John Suler's Photographic Psychology: Image and Psyche
Texture stimulates the sensation of TOUCH.
That makes it one of the most intriguing, even mysterious aspects of photography. It stimulates the sensation of touch. Whereas our sense of vision operates at a distance from the world, the sense of touch brings us up close and personal, to the sensitivity of our fingertips, face, and skin.
The sensations created by textures are almost endless.
Sharp, silky, gritty, bumpy, scratchy. The memories and emotions they stir can be equally varied and subtle. Sometimes the feelings aroused cannot be easily verbalized. They exist beyond words. Not having yet developed language or even sophisticated visual abilities, infants rely on the sensation of touch to experience the world. They explore the environment with their hands and put everything into their mouths.
The texture of hair, skin, lips, a teddy bear, a baby blanket, bubbles, a faint prick of a pin, sandpaper. Just my mentioning these things probably creates within you a distinct sensation, memory, or feeling. This is the power of using texture in photography. It can activate very personal, deeply felt experiences. Because textures stimulate tactile sensations, they seem to physically immerse us into the image. It’s a sense of being close to and “feeling” the subject.
Different light sources will draw out different texture qualities.
Front lighting might emphasize sharp, bold, constrasty textures, as when bright sunlight comes over your shoulder and shines onto the metal and brick surface of a building.
Side lighting creates fine shadows that accentuate detailed textures, as well as the surface qualities of an object’s three-dimensional form. Imagine the effect of the setting sun on a statue in a field of grass.
Diffuse lighting helps us appreciate the subtle tones of smooth, silky textures, as evident in the foliage of trees under an overcast sky.
Nature provides it all
Nature offers an infinite variety of textures for photography: leaves, sand, rock, water, clouds - everything from harsh grittyness to velvety flow.
In this photo the underbrush in the Ojai mountains of California resemble the brushstrokes of a painting, or even the paint splashes of a Jackson Pollock. In this case the texture was so thick that I desaturated some of the lighter shades of orange in order to give more form to the subject.
Sharpening and Blurring
Textures can change subtly or dramatically with different levels of sharpening in photo editing programs. The more you turn it up, the crisper and then bristly the image becomes, in some cases changing the intrinsic nature of the subject. For example, soft hair can be made course and wiry, or the petal of a flower is turned into a craggy rock.
In this photo the sharpening during post-processing added to the gritty, wear-and-tear feeling of the litter on the pavement.
Textures can also change subtly or dramatically with different levels of blurring. As with sharpening, intense blurr can change the inherent nature of the subject. Hard gravel can be transformed into a silky smooth fabric, or even a flowing river. Crisp leaves transform into fluffy feathers.
In this photo a small measure of blurring adds to the smoothness of the flowers in the foreground, while an extra dose of blur makes the background flowers begin to evaporate into a smokelike haze.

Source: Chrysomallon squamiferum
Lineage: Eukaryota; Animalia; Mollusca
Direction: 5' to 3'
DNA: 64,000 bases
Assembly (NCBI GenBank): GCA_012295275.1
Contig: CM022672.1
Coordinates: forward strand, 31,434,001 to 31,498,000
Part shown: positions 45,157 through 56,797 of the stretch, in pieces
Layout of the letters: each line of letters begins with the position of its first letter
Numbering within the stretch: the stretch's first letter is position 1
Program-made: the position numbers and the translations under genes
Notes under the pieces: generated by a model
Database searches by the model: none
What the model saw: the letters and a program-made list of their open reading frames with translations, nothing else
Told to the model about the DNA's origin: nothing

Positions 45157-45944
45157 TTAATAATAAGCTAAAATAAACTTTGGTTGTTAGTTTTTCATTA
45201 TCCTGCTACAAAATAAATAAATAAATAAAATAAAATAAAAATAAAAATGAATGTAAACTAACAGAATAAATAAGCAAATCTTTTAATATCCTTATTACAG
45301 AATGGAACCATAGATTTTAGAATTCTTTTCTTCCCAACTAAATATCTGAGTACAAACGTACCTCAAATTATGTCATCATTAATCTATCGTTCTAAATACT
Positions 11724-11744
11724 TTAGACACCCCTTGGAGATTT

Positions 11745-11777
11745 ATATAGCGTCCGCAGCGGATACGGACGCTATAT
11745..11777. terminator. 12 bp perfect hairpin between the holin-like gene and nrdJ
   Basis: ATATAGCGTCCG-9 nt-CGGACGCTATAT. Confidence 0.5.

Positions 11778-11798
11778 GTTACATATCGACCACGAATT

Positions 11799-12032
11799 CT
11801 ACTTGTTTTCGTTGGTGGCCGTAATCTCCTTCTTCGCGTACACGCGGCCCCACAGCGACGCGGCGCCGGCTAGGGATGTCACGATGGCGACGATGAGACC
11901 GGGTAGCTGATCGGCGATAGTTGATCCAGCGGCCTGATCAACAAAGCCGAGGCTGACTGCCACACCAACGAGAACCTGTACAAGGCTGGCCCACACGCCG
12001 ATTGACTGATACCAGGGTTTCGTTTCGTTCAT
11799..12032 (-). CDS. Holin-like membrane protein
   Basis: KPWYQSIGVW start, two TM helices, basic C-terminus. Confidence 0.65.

Experimenting with sharpening and blurring techniques will help sensitive you to the effects of texture.
Adding your own texture overlays
You can also add texture layers to any photo using Photoshop or other image-editing programs. Simply create a new layer containing a texture pattern, then blend it into the background image using the layer blending modes (like “multiply” or “softlight”).
You can find texture images online, or create your own by shooting fabrics, walls, roads, foliage, or any textured surface. People who specialize in these images often maintain an archive of textures.
As with all forms of texture, the texture you infuse into a photo might result in very subtle or intense effects. In the case of this photo, the layer creates a gentle fabric feeling to the image, as if the image is printed on some type of textured paper. Some photographers specialize in these delicately textured media effects.
Textures for Portraits
In portraits the qualities of the texture layer can either enhance the personality characteristics of the subject, or completely change how we perceive the emotions and character of that person.
What reactions do you have to the flakes of gold for this top subject, as opposed to the "alien skin" for the other one?
Notice how the golden texture layer seems to lay on top, with the subject poking through it... while the alien skin seems embedded into the skin of the other subject.
The dance between texture and image
Depending on the qualities of the texture layer and how it is blended into the photo, the subject might appear to be constructed from that texture, emerging from it, receding into it, struggling with it, yielding to it, conjuring and mastering it, or even overwhelmed by it. The texture and the subject dance with each other, sometimes coming together, sometimes separating, but always forced into the predicament of finding ways to resist and cooperate.
In photos that contain subtle textures, people differ in whether they notice and how they react to them. Those with “kinesthetic” sensitivities – who are highly tuned to bodily sensations – respond more readily. It’s interesting to note that on the Rorschach inkblot test, the tendency to perceive textures in the inkblots is associated with needs concerning interpersonal attachment and contact comfort, a finding that supports the major point of this article...
... Texture means “touching”...
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